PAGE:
Just when you think your battle against weeds is over for the summer, cooler nighttime temperatures and shorter days spark the beginning of a new crop of your least favorite plants. The question of many homeowners is how did all the weeds get to my landscape?
There are many ways that weeds make it to the landscape. They can be brought in with new soil, mulch, container plants, dropped by birds, delivered on the fur of animals, carried by wind, or on the deck of a lawn mower. If that is not enough to depress you than also realize that regardless of outside sources of weeds, your landscape already has plenty onsite that you don’t even know about.
The deck of a lawn mower can collect plant debris, including seeds, that are spread through the landscape. Photo by Beth Bolles, UF IFAS Extension Escambia County.
In the soil, there is a large number of weed seeds ready to germinate when the conditions are just right. Understanding how your common landscape practices can encourage or discourage the germination of these seeds, can help you begin to manage some weed infestations.
Many of the seeds of common annual weeds are very small. They require exposure to sunlight in addition to the proper temperatures and moisture to germinate. Sunlight is critical though and seeds will not germinate without adequate sunlight. If the small seeds are deep in the soil, you will probably never know they are there. When you turn soil or disturb soil such as when installing plants, you bring the small seeds close to the surface and closer to light. They can then be stimulated to germinate. The next thing you know is that you have an area covered in weed seedlings.
What does this mean for your gardening practices? Try your best to block sunlight from hitting exposed soil. You can do this by keeping a healthy turf, free of thinning spaces. A 2-3 inch layer of mulch in plant beds and vegetable gardens will reduce weed seed germination. Finally when you are installing plants in an established bed, try not to mix soil with surrounding mulch. Seeds will easily germinate within the mulch if it becomes mixed with soil.
It is inevitable that your landscape will have some weeds but a few easy gardening practices can reduce some of your weed frustrations.
Figure 1: Florida Betony, Stachys floridana. Credit: UF/IFAS Range Cattle Research & Education Center.
If you look closely at your yard, there is a good chance that you will find a plant that, depending on who you ask, is considered either a native wildflower or a weed and there are more than a few species that fit this description. If, upon even closer inspection, you find a plant with root tubers that resemble egg casings or even a rattlesnake’s rattle, you’ve stumbled upon Florida Betony.
Stachys floridana is a perennial broadleaf commonly referred to as rattlesnake weed due to it’s fleshy, white, segmented underground tubers. The plant has an erect stem with leaves that are opposite, shovel-shaped and coarsely serrated. The plant structure is very similar to mint. Flowers, emerging in late spring, are pinkish-purple in color. These inflorescences will also produce fruit, consisting of four nutlets. However, reproduction of the plant and it’s propensity to spread through lawns and gardens primarily occurs through dense root tuber development. Florida Betony’s growing range was originally confined to the state of Florida, but the commercial nursery trade played a major hand in dispersing the plant across the Southeast in the mid-1900’s. It can now be found as far west as Texas and as far north as North Carolina.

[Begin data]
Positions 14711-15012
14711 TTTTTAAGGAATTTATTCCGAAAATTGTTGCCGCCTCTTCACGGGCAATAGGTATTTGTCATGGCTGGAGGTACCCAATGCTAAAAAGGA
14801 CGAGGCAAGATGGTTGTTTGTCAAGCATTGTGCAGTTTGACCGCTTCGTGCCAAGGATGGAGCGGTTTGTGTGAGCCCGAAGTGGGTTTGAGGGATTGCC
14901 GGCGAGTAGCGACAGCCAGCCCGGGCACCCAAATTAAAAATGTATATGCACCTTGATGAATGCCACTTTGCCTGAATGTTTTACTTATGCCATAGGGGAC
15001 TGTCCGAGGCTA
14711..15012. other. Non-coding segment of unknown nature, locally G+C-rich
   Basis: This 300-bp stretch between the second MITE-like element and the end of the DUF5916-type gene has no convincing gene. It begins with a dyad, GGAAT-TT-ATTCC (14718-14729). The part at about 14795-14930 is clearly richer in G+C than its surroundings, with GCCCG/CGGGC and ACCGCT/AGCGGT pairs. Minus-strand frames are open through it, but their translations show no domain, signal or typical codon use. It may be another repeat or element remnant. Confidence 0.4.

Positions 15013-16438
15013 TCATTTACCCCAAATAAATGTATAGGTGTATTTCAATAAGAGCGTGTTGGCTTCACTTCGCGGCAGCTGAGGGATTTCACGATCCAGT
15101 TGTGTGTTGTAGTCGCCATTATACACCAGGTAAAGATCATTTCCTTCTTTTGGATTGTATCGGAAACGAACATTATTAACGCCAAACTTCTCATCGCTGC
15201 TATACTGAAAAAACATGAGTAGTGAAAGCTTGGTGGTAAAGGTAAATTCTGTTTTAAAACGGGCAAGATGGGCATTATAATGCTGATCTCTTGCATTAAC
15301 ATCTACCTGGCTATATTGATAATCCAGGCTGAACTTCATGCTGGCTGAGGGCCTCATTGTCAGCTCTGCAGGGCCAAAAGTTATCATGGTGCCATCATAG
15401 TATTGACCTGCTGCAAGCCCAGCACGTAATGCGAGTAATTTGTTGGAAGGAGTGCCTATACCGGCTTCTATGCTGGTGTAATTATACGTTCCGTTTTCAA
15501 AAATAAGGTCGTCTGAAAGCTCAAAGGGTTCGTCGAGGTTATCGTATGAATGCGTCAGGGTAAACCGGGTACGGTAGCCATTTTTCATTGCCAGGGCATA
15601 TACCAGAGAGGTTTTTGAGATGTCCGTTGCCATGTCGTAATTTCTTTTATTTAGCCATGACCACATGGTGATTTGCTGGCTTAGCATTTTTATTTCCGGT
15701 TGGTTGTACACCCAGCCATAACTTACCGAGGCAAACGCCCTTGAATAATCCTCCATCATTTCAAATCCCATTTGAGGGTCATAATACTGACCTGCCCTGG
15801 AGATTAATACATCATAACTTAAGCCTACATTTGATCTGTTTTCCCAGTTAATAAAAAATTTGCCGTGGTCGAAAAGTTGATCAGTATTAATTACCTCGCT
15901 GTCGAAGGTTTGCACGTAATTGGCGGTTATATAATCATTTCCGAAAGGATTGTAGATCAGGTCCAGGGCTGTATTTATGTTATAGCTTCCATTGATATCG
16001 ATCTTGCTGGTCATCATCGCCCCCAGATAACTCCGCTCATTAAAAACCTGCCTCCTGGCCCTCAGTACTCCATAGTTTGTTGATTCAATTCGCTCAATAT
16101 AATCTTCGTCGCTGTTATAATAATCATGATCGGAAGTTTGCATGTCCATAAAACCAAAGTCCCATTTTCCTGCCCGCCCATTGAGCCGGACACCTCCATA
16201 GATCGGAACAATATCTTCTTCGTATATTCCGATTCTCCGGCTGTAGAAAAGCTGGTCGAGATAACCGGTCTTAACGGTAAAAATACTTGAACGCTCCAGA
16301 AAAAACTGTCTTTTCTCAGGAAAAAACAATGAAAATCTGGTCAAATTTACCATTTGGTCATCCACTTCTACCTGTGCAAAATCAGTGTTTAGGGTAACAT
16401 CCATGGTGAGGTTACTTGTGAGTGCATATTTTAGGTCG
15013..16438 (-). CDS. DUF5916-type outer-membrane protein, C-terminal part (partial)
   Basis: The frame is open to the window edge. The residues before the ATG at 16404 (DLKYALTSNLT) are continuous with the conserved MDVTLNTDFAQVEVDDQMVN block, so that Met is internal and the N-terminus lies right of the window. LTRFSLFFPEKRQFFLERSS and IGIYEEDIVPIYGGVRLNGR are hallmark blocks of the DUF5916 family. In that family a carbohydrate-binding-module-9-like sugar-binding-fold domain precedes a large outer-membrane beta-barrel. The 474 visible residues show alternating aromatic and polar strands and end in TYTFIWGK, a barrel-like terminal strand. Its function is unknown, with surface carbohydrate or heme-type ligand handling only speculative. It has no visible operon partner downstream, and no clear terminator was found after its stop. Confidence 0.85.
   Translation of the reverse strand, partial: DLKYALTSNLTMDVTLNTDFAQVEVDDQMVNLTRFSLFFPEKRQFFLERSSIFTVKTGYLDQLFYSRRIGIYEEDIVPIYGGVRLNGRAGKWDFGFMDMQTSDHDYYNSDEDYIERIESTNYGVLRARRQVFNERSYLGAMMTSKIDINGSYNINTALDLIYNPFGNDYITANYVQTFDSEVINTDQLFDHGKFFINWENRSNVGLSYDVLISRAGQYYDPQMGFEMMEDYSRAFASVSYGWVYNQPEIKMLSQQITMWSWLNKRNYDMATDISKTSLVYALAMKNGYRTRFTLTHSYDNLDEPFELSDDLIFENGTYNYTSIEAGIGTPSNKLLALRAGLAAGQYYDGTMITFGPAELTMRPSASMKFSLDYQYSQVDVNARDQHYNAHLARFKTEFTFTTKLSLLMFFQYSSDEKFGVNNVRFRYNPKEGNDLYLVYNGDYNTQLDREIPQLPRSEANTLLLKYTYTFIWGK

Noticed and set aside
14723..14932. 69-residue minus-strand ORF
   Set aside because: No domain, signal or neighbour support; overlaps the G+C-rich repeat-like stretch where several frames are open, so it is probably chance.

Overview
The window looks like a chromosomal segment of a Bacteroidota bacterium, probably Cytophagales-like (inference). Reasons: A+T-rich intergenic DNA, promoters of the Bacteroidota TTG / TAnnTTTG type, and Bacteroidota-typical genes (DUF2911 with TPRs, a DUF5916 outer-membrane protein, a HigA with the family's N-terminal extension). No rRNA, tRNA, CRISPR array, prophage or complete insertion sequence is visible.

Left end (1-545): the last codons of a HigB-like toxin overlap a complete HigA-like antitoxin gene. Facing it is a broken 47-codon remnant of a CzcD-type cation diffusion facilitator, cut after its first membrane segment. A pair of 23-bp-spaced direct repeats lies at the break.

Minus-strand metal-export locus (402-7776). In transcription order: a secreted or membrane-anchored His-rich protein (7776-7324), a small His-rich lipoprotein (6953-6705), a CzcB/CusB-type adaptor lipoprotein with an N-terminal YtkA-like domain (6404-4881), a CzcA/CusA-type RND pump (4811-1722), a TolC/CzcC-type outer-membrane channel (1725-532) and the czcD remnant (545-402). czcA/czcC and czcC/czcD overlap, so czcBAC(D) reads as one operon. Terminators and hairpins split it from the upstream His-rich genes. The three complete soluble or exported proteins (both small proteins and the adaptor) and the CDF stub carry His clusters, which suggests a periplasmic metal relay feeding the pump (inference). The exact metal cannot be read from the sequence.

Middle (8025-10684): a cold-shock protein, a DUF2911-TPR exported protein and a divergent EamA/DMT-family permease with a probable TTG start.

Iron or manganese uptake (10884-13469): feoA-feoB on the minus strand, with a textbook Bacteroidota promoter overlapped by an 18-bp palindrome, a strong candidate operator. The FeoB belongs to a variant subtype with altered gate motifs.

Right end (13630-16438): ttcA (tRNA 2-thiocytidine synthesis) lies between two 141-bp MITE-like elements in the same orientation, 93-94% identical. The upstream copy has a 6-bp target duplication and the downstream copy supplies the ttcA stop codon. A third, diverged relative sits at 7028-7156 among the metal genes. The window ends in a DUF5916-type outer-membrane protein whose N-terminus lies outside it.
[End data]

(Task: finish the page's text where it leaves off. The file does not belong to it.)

Figure 2: Tubers of the Florida Betony. Credit: Jill Bebee, UF/IFAS Gulf County Master Gardener.It can now be found as far west as Texas and as far north as North Carolina.
This time of year is when Florida Betony thrives. The moderate temperatures of fall and spring are the prime growing periods for Betony. In the heat of the summer, the above-ground structure of the plant will struggle and often disappear completely, only to reemerge in the fall. As a lawn weed, managing tuber development is key to controlling this plant. Applying herbicide to the leaves and stalk may seem at first to have conquered the weed. However, in most cases the tuber will simply regenerate. Glyphosate (Roundup) can be used effectively for control in ornamental plant beds where no turf is present. Be careful when spraying herbicides around trees, shrubs and other desirable plants as any foliar contact will cause phytotoxicity. If you have an infestation of Florida Betony in your turfed areas, there are a few options for control. Regular applications of three way broadleaf herbicides, such as mixtures of 2-4D, Dicamba and Mecoprop, are effective at suppressing this pesky plant. For more information and options, please contact your local county extension office or see the supporting information links below. Always refer to the product label for specific uses, precautions and application rates when using any herbicide.
Supporting information for this article can be found in the following the UF/IFAS EDIS publication, “Florida Betony Biology and Management in Turf” by J. Bryan Unruh, Ramon G. Leon, and Darcy E. P. Telenko: http://edis.ifas.ufl.edu/pdffiles/EP/EP38800.pdf
Most of you plant a spring vegetable garden with a number of different vegetable types. However, you may not realize that you are improving the health of your soil and your crops by planting a diverse garden. Intercropping is a gardening practice of growing different crops in the same field. When planting a mixture of crops in the same field year after year, it is important to rotate the location of each type of vegetable. This is a practice known as crop rotation. Intercropping and crop rotation will help reduce insect pest populations, increase beneficial insect populations, and reduce weed populations.
Growing plants in your garden that pest insects don’t like to eat makes the pests work harder to find what they do like to eat. Studies have found reduced whitefly numbers on squash plantings mixed with a crop of buckwheat when compared to squash planted alone. Another crop mixture that may be unintentional, but may work in your favor is a row of crapemyrtles along the edge of your garden. Crapemyrtles will attract the crapemyrtle aphid which will attract predatory insects. When the predatory insects run out of crapemyrtle aphids to eat, they will move to your garden and begin to hunt pest insects on your vegetable crop.